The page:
The Witches During The Salem Witch Trials Essay

The Witches During The Salem Witch Trials Essay

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Question 1:
The evidence presented against the supposed witches during the Salem Witch Trials was not physical evidence. Most of the testimonies given by the townspeople were random happenstances that were told to make the accused seem guilty. Other types of evidence given were statements about the accusers being bitten and pinched; this apparently classified as bewitching someone. Some of the accused claimed to be conspiring with the devil so they would not be executed and instead be put in prison (Godbeer 143). Many years later statements given by testifiers were recanted, jurors apologized, and the families of the executed were given compensation for their loss.
Take the case of Sarah Good, who was first arrested on February 29,1692 (Documents 14). Sarah Good was arrested for bewitching and causing injury to Elizabeth Paris, Abigail Williams, Ann Putman, and Elizabeth Hubbard. Elizabeth Hubbard went into fits during her deposition on March 1, 1962. She claimed that the apparition of Sarah Good bewitched her by pinching and pricking her, resulting in the fits (Document 16). Abigail Williams and the other accusers all supported this statement and claimed they witnessed it (Document 19). The problem with the accusations against Sarah Good is that there was not any actual proof that she caused these fits. Other townspeople made claims against Sarah Good during her trial, July 28, 1692, through July 29, 1962. Many of these townspeople claimed Sarah Good bewitched their cows. Henry Herrick, Jonathan Batchelor, and Thomas Gadge all had similar stories when it came to Sarah Good and their cows. Sarah Good had asked them for a place to stay and she was denied. When Thomas Gadge and his wife denied her a place to stay, their cows m...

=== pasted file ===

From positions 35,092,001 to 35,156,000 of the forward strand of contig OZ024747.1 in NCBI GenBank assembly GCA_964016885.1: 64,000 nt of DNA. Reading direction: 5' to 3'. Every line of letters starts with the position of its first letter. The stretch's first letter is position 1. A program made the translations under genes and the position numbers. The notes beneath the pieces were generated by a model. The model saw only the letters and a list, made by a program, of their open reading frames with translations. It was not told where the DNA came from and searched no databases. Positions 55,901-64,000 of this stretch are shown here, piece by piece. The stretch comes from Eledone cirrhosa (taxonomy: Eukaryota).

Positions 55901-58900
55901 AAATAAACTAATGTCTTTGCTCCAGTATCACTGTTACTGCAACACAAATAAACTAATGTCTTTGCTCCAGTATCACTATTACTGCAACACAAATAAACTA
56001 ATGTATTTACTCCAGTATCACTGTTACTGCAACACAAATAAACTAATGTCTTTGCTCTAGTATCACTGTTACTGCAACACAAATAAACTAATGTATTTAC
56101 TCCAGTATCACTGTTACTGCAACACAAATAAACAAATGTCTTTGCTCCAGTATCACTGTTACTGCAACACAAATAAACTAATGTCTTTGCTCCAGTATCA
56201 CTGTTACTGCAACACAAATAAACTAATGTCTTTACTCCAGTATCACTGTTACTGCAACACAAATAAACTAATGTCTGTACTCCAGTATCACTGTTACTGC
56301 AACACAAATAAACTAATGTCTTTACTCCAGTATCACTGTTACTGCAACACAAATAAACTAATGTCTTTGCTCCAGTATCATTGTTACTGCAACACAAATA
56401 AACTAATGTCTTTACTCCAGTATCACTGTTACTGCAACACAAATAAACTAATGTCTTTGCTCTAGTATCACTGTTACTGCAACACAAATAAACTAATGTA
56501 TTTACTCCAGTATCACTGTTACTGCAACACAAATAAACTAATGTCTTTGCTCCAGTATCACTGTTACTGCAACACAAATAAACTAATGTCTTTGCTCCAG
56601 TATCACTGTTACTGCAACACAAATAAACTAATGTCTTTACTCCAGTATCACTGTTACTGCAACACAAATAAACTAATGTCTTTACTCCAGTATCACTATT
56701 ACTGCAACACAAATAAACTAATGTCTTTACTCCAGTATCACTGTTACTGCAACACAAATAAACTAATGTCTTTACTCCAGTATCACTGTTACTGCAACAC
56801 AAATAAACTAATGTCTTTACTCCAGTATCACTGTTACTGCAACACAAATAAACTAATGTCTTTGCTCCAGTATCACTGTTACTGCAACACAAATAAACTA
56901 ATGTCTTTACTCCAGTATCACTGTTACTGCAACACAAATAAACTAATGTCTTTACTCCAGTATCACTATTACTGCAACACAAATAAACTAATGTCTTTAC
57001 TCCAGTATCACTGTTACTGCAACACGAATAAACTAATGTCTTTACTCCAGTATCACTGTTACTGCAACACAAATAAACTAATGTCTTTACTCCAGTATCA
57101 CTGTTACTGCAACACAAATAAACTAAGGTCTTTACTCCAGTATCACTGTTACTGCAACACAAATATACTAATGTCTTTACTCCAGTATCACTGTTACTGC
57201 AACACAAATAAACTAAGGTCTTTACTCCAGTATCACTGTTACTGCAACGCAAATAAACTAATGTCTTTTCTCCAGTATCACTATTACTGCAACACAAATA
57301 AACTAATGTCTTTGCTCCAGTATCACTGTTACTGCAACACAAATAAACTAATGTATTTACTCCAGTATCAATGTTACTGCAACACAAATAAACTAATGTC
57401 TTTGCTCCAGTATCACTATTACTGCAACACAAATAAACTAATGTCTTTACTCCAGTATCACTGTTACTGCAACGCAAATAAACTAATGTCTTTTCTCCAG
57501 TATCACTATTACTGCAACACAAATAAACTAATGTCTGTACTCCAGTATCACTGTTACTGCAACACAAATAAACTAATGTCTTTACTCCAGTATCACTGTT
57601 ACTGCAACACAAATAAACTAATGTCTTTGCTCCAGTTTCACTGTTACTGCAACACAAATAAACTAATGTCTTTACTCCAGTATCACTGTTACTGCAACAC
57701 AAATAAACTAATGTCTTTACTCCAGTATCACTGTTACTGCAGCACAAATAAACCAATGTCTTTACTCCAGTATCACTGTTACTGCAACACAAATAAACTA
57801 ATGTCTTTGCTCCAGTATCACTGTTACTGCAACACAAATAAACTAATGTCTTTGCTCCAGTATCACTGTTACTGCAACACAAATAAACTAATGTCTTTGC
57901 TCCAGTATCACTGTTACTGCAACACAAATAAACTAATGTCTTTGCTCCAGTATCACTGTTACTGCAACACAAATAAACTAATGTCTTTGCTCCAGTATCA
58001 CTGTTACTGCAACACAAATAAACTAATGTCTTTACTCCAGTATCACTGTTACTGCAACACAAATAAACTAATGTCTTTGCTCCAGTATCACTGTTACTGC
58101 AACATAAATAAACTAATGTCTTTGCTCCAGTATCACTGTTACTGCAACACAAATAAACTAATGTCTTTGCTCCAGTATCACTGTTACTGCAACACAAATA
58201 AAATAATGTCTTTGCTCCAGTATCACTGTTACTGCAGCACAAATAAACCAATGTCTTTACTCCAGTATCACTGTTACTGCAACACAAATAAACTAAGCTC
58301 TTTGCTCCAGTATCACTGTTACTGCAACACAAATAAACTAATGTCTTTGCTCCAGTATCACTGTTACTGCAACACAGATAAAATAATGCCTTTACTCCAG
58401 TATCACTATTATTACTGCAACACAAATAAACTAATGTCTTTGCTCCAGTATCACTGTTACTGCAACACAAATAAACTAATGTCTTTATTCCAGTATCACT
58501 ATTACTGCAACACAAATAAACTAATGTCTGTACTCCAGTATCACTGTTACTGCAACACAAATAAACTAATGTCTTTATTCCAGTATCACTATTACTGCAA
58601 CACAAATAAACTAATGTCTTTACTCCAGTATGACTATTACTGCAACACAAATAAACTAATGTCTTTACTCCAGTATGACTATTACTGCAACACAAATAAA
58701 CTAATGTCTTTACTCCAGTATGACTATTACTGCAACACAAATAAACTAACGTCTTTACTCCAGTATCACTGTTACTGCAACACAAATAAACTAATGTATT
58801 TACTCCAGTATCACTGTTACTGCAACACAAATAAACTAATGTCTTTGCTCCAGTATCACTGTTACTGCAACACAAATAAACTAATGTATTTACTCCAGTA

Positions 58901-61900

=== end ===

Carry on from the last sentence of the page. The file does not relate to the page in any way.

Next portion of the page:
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...und this annoying. Many neighbors also held grudges against her for supposedly killing their animals and making them disappear(Document 22 and 28).This gave them motivation for testifying against her. Tituba, as mentioned before, did not meet the typical Puritan standard because she was Indian and a slave. She made a urine-cake to see if one of the four girls was being bewitched. This is disturbing and disgusting and does not meet the puritan standards of living(Godbeer 82).
These girls probably did not come up with this idea of accusing the Sarah Good, Sarah Osborne, and Tituba on their own. Adults of high standing in the area may have influenced them to partake in these fits to make them appear possessed. If the girls were to get got in their lies, it could by played off as children wanting attention, unlike an adult who would be convicted of murder if caught.

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